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Chargers Introduce 2 Plays They Haven’t Run Much of Against Buffalo: Trap & Duo

NFL: Buffalo Bills at Los Angeles Chargers Richard Mackson-USA TODAY Sports

Probably my favorite posts on this website over the last couple years were Jeff Siniard breaking down 1 play that he liked during the previous weeks game. I’ve been meaning piggyback off of these and do one every week. I’m not great at making decisions so Sunday there were 2 run plays that I really liked. I’m biased and I’m not a fan of fullbacks(sorry, Nick.) I just think it slows whatever action you have down and sometimes alters the vision of the running back. Both the explosive plays that I’ll show come out of single back. 2 plays that are seemingly the same to the naked eye but are much different. Let’s start with the first play.

It’s a trap!

Sunday the Chargers had to have run trap more times than they did all season. They ran it with Melvin Gordon a couple times. They also popped one with Derek Watt. It makes sense for them to run it. A trap play you’re leaving the 3-technique unblocked, letting him think he has a free shot at the running back, only to block him with a pulling guard. That’s the “trap” concept. The running back then cuts it up inside him. Here’s a diagram of a trap play out of single back.

The player the Chargers are “trapping” is the Bills best interior lineman, Kyle Williams. He’s lined up over 66 Dan Feeney. It’s important for Russell Okung to avoid Williams and get up to the linebacker in front of him. As you’ll see in the clip he does a great job of that. Feeney seals the edge defender, Spencer Pulley blocks down on the defensive tackle and Kenny Wiggins really doesn’t even have to do much as Williams runs himself out of the play. This play could’ve been a disaster, though. Right tackle Michael Schofield has to get the linebacker in front of him. Since the right guard pulls naturally the linebacker is going to step that way and try to make a play.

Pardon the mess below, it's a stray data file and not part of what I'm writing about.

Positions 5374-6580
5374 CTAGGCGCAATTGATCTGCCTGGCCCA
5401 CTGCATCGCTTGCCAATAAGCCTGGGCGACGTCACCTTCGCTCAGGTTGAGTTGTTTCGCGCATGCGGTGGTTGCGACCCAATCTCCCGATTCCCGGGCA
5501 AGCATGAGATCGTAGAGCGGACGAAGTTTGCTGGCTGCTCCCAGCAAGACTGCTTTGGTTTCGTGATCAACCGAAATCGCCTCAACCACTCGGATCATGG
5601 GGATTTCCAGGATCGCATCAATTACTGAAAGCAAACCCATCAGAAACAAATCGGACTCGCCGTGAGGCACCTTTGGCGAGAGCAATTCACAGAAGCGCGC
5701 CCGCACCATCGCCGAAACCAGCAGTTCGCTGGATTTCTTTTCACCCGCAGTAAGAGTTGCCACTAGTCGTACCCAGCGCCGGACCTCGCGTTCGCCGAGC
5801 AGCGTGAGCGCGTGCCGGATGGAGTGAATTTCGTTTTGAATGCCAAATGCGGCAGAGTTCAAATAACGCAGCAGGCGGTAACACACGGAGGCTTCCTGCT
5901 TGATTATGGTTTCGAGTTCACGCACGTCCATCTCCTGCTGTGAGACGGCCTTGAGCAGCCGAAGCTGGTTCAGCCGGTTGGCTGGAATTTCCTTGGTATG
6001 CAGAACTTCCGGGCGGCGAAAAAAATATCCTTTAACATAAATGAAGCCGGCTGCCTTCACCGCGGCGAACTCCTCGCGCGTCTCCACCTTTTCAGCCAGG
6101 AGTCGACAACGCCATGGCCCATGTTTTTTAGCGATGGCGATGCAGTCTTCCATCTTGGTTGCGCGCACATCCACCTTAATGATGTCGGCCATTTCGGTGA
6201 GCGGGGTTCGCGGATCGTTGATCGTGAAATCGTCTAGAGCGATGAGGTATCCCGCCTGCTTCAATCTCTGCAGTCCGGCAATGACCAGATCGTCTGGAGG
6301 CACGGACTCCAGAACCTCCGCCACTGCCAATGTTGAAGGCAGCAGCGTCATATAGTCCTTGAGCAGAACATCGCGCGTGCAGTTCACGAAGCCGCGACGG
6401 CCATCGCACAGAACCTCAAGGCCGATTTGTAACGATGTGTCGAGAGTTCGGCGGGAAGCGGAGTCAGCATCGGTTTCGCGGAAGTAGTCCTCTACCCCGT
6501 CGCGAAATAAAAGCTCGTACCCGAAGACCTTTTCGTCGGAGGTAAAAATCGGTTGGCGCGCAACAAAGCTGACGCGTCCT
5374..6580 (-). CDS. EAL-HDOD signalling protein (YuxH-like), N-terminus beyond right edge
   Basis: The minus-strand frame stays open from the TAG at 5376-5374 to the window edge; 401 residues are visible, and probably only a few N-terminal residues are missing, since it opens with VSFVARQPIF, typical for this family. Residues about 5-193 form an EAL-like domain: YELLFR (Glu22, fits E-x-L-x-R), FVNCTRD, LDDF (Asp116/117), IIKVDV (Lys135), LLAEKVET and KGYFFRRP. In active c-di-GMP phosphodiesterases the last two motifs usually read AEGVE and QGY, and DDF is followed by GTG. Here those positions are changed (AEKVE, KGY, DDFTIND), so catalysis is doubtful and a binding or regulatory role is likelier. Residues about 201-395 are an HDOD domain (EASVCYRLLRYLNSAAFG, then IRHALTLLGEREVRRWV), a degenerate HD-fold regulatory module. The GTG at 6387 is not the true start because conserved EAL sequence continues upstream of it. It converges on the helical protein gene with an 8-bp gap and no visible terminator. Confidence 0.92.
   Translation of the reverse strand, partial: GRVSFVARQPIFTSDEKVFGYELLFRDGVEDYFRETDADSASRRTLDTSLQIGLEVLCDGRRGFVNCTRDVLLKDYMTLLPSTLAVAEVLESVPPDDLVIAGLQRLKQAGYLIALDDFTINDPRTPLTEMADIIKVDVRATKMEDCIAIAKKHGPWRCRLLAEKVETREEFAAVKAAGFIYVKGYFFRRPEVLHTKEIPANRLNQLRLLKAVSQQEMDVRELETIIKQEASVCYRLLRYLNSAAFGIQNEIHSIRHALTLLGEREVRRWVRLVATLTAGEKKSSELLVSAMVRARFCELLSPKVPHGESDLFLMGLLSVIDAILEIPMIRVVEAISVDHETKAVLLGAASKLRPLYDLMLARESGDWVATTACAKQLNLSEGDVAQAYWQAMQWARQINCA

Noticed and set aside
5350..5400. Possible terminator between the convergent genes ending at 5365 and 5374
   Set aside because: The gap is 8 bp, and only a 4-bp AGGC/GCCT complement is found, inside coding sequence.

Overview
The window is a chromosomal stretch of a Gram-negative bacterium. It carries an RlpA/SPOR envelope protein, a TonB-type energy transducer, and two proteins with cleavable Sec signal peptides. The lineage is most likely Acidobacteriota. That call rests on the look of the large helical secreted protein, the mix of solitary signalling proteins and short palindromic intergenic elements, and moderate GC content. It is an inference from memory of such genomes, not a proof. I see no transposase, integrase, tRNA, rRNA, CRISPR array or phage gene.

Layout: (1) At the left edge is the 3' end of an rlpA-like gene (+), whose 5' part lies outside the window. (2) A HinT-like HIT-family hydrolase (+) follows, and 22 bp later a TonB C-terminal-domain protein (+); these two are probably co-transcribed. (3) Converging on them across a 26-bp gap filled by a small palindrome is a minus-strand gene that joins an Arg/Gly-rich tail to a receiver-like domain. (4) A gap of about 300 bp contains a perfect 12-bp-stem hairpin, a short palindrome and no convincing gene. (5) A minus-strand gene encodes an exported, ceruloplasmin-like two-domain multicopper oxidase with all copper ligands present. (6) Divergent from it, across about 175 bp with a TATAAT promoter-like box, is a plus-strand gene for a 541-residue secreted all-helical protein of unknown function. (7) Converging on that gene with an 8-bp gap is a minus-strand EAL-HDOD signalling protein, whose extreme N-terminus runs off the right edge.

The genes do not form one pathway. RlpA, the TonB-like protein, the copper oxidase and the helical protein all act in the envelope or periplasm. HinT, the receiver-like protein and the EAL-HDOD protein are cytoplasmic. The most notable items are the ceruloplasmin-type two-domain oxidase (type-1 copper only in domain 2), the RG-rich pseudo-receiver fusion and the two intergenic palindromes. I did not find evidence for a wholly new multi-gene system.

He overruns it just enough so Schofield can shove him out of the way. Gordon does a nice job of keeping it skinny and cutting against where the linebacker was running. When you hit the trap play, it’s a thing of beauty. The Chargers executed this play about as well as you can ask.

Double everyone

Inside zone has been around forever in the NFL. Recently the play “duo” has become more and more popular. Here’s former NFL offensive lineman Geoff Schwartz drawing it up. It’s called duo because you’re trying to get as many double teams as you can. Here’s how the blocking scheme is drawn up.

Tyrell just has to seal 21. Tyrell is a high effort blocker so this is never an issue for him. This week we saw Jeff Cumberland, lined up next to Williams, featured as a run blocker. Let me tell you, he can block his butt off. Cumberland needs to secure the double team on the defensive end then work to 56. He and Sean McGrath double the defensive end. Schofield and Wiggins double the DT & Pulley & Feeney do the same to 92.

What’s different about “duo” is you don’t block the middle linebacker. You’re reading him. The running back presses the hole and if the linebacker goes outside then the hole is inside. If he runs inside then the running back bounces it. It’s a nifty play that the Steelers and Cowboys make a living off of. The Chargers are slowly adding this to their playbook more and more. Here’s the play full speed. Watch the linebacker 52 and how Austin Ekeler adjusts his path.

Linebacker goes A-gap, you go B-gap. It’s really that simple. If 52 would’ve gone B-gap, Ekeler could’ve gone either A or bounced it to the outside. These choice runs make it tough on the defense because you have to do everything right or you get burned. Hopefully, we see more “duo” and Ekeler has the kind of burst to gash defenses off of this.

I’m interested to see how the team divides carries moving forward. Going with the hot hand makes sense. If they can play to both running backs skill-set, they have a chance to do some damage. We’ll see. Let’s hope the run game continues to evolve. Some have mentioned to me that they feel the offense struggled earlier in the year because the team made it an effort to feature Gordon. Would you agree?